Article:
Money is no object for Canadians on what some say is the most romantic day of the year
The amount of money Canadians are spending on Valentine’s Day is at an all-time high, according to a new survey conducted by Ebates.ca (a Rakuten Company), which details Canadians’ projected spending on Valentine’s Day gifts and activities this year.
The survey was conducted online in late January 2019 with a nationally representative sample of 1,007 Canadians. A sample of this size is accurate to within +/- three percentage points, 19 times out of 20.
The average Canadian will spend $76 on Valentine’s Day gifts this year, as stated in the Ebates.ca survey. This is an increase of 32 per cent from $58, when the same survey was conducted in January 2017 and surveyed 1,057 Canadians.
30 per cent of Canadians responded that they expect to receive a gift from a partner this Valentine’s Day, with the most preferred gift being a meal at a restaurant.
Word on the street
Kassandra Kurek, a student at Ryerson University, said that she believes gift giving on Valentine’s Day is “a must”, and that she would expect her partner to pay for a dinner out on Valentine’s Day.
“I just feel like it’s the polite thing, and the right thing to do,” Kurek said. “It’s Valentine’s Day, do something romantic, do something sweet.”
Matthew Karram, a resident of Toronto, said that he plans to spend $80 on his partner’s gift, as well as pay for dinner at a nice restaurant.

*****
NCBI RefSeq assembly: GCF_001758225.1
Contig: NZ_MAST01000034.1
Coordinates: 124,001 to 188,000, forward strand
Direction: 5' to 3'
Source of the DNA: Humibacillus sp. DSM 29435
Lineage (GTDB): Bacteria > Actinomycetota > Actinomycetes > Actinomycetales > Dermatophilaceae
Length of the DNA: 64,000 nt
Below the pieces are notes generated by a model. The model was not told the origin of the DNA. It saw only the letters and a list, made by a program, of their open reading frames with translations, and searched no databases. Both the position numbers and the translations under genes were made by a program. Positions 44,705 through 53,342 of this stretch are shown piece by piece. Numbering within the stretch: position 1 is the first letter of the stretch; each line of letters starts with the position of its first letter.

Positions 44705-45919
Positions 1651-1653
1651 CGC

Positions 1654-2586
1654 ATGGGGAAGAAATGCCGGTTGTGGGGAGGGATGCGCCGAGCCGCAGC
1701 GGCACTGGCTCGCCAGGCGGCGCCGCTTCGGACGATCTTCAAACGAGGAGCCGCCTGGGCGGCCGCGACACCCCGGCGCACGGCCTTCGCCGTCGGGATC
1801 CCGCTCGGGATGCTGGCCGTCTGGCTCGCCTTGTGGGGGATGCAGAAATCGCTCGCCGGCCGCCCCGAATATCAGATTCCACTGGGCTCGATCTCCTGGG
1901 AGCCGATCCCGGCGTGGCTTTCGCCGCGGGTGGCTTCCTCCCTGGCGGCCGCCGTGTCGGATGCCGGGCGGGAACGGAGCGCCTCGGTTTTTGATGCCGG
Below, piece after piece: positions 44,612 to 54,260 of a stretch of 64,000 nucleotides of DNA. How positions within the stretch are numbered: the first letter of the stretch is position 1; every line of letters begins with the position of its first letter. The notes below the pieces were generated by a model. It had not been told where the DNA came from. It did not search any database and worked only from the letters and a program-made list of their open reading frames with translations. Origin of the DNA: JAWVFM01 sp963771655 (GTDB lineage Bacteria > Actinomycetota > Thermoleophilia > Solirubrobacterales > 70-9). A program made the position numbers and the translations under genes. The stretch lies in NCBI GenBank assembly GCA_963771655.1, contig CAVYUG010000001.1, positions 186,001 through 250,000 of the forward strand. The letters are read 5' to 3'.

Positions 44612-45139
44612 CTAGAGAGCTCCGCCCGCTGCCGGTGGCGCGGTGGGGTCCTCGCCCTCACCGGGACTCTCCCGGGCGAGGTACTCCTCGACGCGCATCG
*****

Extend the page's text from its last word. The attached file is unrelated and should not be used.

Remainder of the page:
Nicholas Malta, a first-year student at Ryerson University who spent $60 on a bracelet for his partner and plans to pay for dinner out, said that he is definitely expecting a gift in return.
“It doesn’t really matter what she gets me, as long as she gets me something nice that shows that she still cares about me,” said Malta.
The business perspective
Restaurant owners and managers, like Zulay Garcia, a manager at Pickle Barrel’s Atrium location, notice unique trends on Valentine’s Day that seem to correspond with the findings of the Ebates.ca survey.
“Guests are more particular with the things they want, they’re more particular with the food they like, and especially where they sit… When people come in on Valentine’s Day, they want to make it super special. Anything they can do, they will do it on that day,” said Garcia.
This article was written as an assignment for the Ryerson School of Journalism on Feb. 13, 2019.